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Looking at Art with Children

Looking at Art with Children

Looking at art is a personal experience. When looking at art with children, it is important to emphasize that there is no wrong way to interpret it. Everyone sees art differently based on their individual preferences and worldview.

Asking thoughtful questions about the art we’re looking at helps us find answers for ourselves, creating a meaningful relationship to the artwork. Inquiry (asking open-ended questions) uses our natural curiosity to help us learn more about the art or object from our unique point of view. This process invites both the caregiver and child to slow down and look more closely. 

As you look at art together, encourage children to share what they know, sense, and feel. Allowing children to express their thoughts about art helps validate their perspectives and enhances our own experience with the artwork.

Here are some examples of questions to ask children when you’re looking at art together.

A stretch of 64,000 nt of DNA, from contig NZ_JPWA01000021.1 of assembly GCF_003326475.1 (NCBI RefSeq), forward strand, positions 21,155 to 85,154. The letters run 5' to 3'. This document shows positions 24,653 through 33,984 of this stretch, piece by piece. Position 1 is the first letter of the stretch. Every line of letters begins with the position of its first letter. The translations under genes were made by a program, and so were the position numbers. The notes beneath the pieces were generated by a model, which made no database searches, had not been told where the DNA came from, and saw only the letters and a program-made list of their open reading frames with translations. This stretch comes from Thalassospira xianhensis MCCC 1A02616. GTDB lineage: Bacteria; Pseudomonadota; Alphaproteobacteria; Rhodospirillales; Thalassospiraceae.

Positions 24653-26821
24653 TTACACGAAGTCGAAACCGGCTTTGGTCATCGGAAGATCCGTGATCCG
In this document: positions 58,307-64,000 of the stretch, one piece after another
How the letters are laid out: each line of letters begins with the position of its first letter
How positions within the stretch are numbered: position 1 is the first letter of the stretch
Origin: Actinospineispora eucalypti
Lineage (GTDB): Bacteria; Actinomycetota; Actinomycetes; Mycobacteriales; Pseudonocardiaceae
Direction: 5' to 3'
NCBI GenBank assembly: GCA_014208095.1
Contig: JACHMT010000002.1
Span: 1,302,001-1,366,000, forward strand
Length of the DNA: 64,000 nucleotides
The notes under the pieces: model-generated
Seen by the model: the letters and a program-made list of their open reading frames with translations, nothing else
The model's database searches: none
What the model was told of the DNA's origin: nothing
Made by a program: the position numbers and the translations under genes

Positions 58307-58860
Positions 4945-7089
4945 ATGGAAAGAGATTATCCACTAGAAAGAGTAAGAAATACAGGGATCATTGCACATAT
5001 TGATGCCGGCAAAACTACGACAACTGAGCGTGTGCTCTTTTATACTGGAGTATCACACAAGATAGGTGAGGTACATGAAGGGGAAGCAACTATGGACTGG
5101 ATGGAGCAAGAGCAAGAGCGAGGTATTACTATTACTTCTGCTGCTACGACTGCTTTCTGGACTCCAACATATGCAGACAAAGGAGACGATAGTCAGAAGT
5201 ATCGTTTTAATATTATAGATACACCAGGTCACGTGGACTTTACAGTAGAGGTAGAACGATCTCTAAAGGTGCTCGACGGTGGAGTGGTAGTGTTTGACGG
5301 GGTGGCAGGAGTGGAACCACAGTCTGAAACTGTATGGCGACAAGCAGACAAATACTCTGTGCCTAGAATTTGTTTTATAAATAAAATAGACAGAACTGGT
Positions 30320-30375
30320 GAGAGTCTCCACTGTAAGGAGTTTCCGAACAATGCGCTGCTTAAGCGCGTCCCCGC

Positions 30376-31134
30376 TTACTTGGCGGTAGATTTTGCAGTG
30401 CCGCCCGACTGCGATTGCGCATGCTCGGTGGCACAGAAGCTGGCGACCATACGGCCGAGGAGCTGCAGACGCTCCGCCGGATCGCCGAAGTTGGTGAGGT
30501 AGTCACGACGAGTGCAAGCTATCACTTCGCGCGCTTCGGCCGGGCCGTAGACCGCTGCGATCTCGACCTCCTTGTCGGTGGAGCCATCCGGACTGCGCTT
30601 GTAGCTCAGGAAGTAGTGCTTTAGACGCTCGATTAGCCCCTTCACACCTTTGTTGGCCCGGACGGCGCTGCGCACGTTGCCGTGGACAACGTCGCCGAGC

1. Describe: What do you see? 
    Describe the lines, shapes, colours, textures, objects, people, nature, etc. 
    What materials did the artist use? 
    How did the artist use those materials? 

  2. Analyze: How is everything put together? 
    Where is your eye drawn to in this image? 
    How did the artist make the image balanced? 
    How does the artist show movement? 
    Is anything repeated?   
    How does the artist show space in the image? 

  3. Examine: What is the painting about? 
    If you were inside this artwork, what sounds, smells, textures, or tastes would you experience?
    How does this artwork make you feel? 
    Does it remind you of anything? 
    What is the overall mood of this artwork?

  4. Conclude: What do you think? 
    Do you think this is a good work of art, and why? 
    What do you like most? 
    What would you change?

Read the recommended titles on our booklist Looking at Art with Children. The collection of non-fiction and fiction titles to get your creative juices flowing. 

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